In the 1960s, medium-chain triglycerides (MCTs) were found to produce more ketone bodies per unit of energy than normal dietary fats (which are mostly long-chain triglycerides). MCTs are more efficiently absorbed and are rapidly transported to the liver via the hepatic portal system rather than the lymphatic system. The severe carbohydrate restrictions of the classic ketogenic diet made it difficult for parents to produce palatable meals that their children would tolerate. In 1971, Peter Huttenlocher devised a ketogenic diet where about 60% of the calories came from the MCT oil, and this allowed more protein and up to three times as much carbohydrate as the classic ketogenic diet. The oil was mixed with at least twice its volume of skimmed milk, chilled, and sipped during the meal or incorporated into food. He tested it on 12 children and adolescents with intractable seizures. Most children improved in both seizure control and alertness, results that were similar to the classic ketogenic diet. Gastrointestinal upset was a problem, which led one patient to abandon the diet, but meals were easier to prepare and better accepted by the children. The MCT diet replaced the classic ketogenic diet in many hospitals, though some devised diets that were a combination of the two.
Conklin's fasting therapy was adopted by neurologists in mainstream practice. In 1916, a Dr McMurray wrote to the New York Medical Journal claiming to have successfully treated epilepsy patients with a fast, followed by a starch- and sugar-free diet, since 1912. In 1921, prominent endocrinologist Henry Rawle Geyelin reported his experiences to the American Medical Association convention. He had seen Conklin's success first-hand and had attempted to reproduce the results in 36 of his own patients. He achieved similar results despite only having studied the patients for a short time. Further studies in the 1920s indicated that seizures generally returned after the fast. Charles P. Howland, the parent of one of Conklin's successful patients and a wealthy New York corporate lawyer, gave his brother John Elias Howland a gift of $5,000 to study "the ketosis of starvation". As professor of paediatrics at Johns Hopkins Hospital, John E. Howland used the money to fund research undertaken by neurologist Stanley Cobb and his assistant William G. Lennox.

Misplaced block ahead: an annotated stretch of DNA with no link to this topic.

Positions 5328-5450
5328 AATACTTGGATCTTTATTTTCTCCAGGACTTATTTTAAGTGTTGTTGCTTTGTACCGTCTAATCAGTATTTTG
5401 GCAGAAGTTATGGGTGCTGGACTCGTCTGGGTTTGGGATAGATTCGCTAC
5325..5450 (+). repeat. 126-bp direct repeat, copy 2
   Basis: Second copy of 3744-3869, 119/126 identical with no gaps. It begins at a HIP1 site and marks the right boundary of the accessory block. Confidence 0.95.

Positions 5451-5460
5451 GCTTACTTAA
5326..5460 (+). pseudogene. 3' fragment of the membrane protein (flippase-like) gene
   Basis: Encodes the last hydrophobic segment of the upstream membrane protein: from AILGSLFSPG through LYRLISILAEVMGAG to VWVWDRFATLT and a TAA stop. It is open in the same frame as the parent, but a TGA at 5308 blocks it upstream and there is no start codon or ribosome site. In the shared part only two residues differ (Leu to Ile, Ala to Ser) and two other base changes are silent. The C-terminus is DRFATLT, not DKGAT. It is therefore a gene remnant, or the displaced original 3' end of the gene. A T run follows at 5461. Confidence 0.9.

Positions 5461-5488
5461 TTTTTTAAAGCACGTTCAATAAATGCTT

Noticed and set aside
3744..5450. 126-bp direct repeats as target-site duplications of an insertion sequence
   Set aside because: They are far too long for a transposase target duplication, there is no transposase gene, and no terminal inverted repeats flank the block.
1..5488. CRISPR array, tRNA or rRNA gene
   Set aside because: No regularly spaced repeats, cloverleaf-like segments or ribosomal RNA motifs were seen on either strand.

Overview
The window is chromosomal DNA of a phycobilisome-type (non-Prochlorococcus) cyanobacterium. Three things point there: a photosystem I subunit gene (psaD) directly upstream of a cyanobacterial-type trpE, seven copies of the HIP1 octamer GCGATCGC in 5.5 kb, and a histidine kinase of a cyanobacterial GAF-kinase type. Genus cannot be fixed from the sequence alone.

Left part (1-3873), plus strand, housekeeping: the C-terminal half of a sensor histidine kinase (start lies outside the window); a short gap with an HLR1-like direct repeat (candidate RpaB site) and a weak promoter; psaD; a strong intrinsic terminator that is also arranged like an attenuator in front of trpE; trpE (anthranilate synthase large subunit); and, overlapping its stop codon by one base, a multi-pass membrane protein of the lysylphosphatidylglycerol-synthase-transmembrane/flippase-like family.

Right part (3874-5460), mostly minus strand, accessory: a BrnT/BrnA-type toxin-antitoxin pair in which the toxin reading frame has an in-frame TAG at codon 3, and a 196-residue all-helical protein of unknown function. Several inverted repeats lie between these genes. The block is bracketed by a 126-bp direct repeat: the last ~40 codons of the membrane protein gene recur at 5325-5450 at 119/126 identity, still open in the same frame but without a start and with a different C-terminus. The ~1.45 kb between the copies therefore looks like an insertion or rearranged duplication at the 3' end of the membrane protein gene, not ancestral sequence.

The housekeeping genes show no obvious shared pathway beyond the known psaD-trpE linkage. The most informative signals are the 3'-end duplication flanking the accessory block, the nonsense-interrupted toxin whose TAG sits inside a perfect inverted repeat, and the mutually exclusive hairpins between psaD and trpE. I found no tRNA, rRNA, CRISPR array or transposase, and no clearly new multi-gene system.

Increasing numbers of people around the world are suffering from chronic diseases such as diabetes and obesity, and the main culprit is usually the food they eat. The standard American diet, for example, consists of excessive amounts of protein, processed grains and carbohydrates — particularly in the form of refined, added sugars — none of which is good for your health.
Don't be fooled by the elliptical! It might look an easy machine, casually spinning your legs while watching TV or reading a magazine. But if you crank up the resistance and work at a hard pace, it'll leave you breathless. Be sure to stand up straight to lengthen your abs and engage your upper-body muscles. Making use of the handles and swinging your arms will help you blast more fat and calories. Are you guilty of making any of these common elliptical mistakes? Follow these pro tips to fix them.
Ketone bodies synthesized in the body can be easily utilized for energy production by heart, muscle tissue, and the kidneys. Ketone bodies also can cross the blood-brain barrier to provide an alternative source of energy to the brain. RBCs and the liver do not utilize ketones due to lack of mitochondria and enzyme diaphorase respectively. Ketone body production depends on several factors such as resting basal metabolic rate (BMR), body mass index (BMI), and body fat percentage. Ketone bodies produce more adenosine triphosphate in comparison to glucose, sometimes aptly called a "super fuel." One hundred grams of acetoacetate generates 9400 grams of ATP, and 100 g of beta-hydroxybutyrate yields 10,500 grams of ATP; whereas, 100 grams of glucose produces only 8,700 grams of ATP. This allows the body to maintain efficient fuel production even during a caloric deficit. Ketone bodies also decrease free radical damage and enhance antioxidant capacity.
Because cycling is primarily a lower body sport, riders can lose muscle volume in their upper body. The solution? Year-round resistance training. This doesn’t mean you have to spend hours in the weight room—as little as 20 minutes twice a week during the cycling season and 30 minutes two or three times a week during the winter will maintain and even increase your upper-body muscle mass.